Large natural release of methane in the Beaufort Sea reported in the
National Post, Canada.
Methane gushes from sea floor
Ominous eruptions: 'Huge gap in our understanding,' scientist warns
CanWest News Service
Wednesday, March 08, 2006
Scott Dallimore is not about to push the panic button. But the
federal permafrost specialist says methane, one of the most potent
gases associated with global warming, is bubbling out of mud
volcanoes on the floor of the Beaufort Sea.
He and his colleagues at the Geological Survey of Canada have been
sizing them up from ships. They have sent down remotely operated
vehicles for a closer look. And they have been peering into holes in
the sea ice created as the gas bubbles to the surface.
"They are fantastic things," Mr. Dallimore says of the "pingo-like
features," or mud volcanoes, that are one of the wilder cards in the
global warming equation.
Along with the methane bubbling out of the metres-high mounds on the
sea floor, Mr. Dallimore says the gas is seeping out of permafrost in
some areas. Scientists do not know how much gas is being released, if
the rate of release is increasing or what the impact will be on the
"It is a huge gap in our scientific understanding," says Mr.
Dallimore, echoing international reports that point to escaping
methane as one of the ominous unknowns associated with the profound
change underway at the top of the planet.
While there may still be debate about the cause of the change, there
is little doubt the Arctic is being radically redefined. And leading
researchers say it is time to get serious about not only reducing
pollution linked to the warming, but to filling in the important
blanks in knowledge and figuring out how to adapt to the change.
Polar ice has been shrinking at a rate of about 74,000 square
kilometres annually for the last 30 years, according to David Barber,
an ice specialist at the University of Manitoba. That means enough
ice to cover Lake Superior vanishes each year.
Mr. Barber predicts the fabled Northwest Passage could be open for
summer shipping within decades. The Arctic ice is withdrawing so
fast, he and some of his colleagues predict that by 2050 it may be
non-existent in summer. "It could be as early as 2020, or it could be
2050," Mr. Barber says. "This is not an insignificant thing, this is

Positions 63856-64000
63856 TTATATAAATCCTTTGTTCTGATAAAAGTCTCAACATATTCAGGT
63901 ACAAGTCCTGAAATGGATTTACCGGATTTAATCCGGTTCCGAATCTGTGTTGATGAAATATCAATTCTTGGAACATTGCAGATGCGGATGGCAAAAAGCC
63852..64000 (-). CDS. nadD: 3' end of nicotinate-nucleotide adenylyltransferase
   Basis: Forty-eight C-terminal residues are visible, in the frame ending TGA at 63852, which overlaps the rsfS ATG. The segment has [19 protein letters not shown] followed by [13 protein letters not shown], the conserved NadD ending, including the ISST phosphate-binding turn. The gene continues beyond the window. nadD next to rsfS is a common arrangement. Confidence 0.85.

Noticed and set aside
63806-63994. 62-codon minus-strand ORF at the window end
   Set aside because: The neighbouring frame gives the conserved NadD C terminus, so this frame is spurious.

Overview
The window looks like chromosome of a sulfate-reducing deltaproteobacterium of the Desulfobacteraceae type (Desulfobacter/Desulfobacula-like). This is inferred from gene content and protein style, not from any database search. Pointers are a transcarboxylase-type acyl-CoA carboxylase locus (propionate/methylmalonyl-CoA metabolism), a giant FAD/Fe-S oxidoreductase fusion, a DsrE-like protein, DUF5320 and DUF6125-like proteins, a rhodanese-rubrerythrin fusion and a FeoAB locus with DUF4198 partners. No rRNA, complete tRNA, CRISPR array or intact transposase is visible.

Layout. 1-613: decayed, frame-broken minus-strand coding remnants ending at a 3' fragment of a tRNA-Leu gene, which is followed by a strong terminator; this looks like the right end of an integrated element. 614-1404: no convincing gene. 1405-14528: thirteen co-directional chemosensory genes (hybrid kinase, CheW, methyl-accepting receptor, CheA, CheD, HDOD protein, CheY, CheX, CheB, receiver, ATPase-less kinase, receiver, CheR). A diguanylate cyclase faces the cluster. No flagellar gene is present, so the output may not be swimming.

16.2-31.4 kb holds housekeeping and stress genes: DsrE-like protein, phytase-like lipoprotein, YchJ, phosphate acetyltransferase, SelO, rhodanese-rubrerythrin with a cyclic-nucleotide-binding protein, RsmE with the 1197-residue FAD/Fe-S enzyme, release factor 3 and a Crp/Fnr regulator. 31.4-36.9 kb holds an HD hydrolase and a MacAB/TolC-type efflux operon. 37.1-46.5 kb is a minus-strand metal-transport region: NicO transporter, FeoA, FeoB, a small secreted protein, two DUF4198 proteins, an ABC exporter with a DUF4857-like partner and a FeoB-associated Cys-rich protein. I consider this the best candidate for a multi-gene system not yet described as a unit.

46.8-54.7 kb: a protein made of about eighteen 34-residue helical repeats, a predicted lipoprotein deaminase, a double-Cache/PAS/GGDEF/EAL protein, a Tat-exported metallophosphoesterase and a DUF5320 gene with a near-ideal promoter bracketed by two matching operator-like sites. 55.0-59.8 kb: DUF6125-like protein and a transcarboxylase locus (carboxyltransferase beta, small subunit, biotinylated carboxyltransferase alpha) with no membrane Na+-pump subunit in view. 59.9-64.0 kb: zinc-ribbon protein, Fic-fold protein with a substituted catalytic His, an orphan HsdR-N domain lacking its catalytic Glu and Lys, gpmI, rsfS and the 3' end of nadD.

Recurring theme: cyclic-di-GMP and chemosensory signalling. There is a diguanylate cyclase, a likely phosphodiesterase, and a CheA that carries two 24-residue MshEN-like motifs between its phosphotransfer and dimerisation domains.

a very major change in how the Arctic system functions. We're talking
about a change over 50 years, 80 years at the outside, which we
haven't seen on the planet Earth for at least a million years. This
is very rapid."
Greenland's ice sheet is also on the move, sliding into the sea at
about 12 kilometres a year, dumping icebergs and meltwater at twice
the rate it did a decade ago. "In the next 10 years, it wouldn't
surprise me if the rate doubled again," Eric Rignot of NASA's Jet
Propulsion Laboratory said after publishing the findings in the
journal Science last month.
Low-lying coastal communities are already feeling the impact of
increased wave action and erosion that comes with more open water and
some may have to relocate to more solid ground. Building foundations
and airport runways are buckling as permafrost melts, prompting civil
engineers in Nunavut and Northern Quebec to start drawing up
But there is little anyone can do for the animals and other life
forms that will be stranded as temperatures climb and the Arctic's
icy cloak lifts.
"If you live on the sea ice like the polar bear, you are in big
trouble -- your habitat is disappearing," says biologist John Smol of
Queen's University, who is documenting the transformation underway in
freshwater lakes in Nunavut.
He, like many Arctic researchers, stresses the need for the public
and politicians to wake up to the profound nature of the change.
"People have still not caught on to how serious it is," says Mr.
Smol, the current holder of the country's top science prize: the
Herzberg gold medal. "I believe climactic warming is by far the most
serious issue we should be thinking about, over terrorism and over
all the other things that make headlines."
Some see benefits to the receding ice, such as summer shipping and
easier access to Arctic riches of oil, gas, minerals and diamonds.
But Mr. Smol and Mr. Barber caution that any opportunities -- "and I
hesitate to call them opportunities," says Mr. Smol -- will be offset
Salmon showing up in the Arctic waters might lead to new fisheries,
but other species will be displaced. Increased shipping is sure to be
associated with accidents. And while permafrost is expected to give
way to more forest and agriculture, the big melt could create havoc
for pipelines, runways and roads designed to sit on, or in, frozen
Then there is the vast store of carbon and frozen methane gas, known
as gas hydrates, that have been locked in permafrost and Arctic
seabeds for millennia.
Energy companies and scientists like Mr. Dallimore are exploring the
possibility of exploiting the frozen gas hydrates as a new source of
energy. But there is concern hydrates may escape as temperatures rise
and permafrost melts.
Methane is 20 times more efficient as a greenhouse gas than the
carbon dioxide that is produced by burning fossil fuels and
associated with global warming.
No one knows how much of the Arctic gas will escape as temperatures
rise. Mr. Dallimore and his colleagues hope to get a better read on
the potential threat as part of a project -- planned for the
International Polar Year in 2007-8 -- to assess the methane bubbling
out of the sea and ground in Canada's North.
"Whether the gas is from degrading permafrost or whether it is from
deep gas hydrates, we don't know at this point," Mr. Dallimore
says. "But we need to find out."
© National Post 2006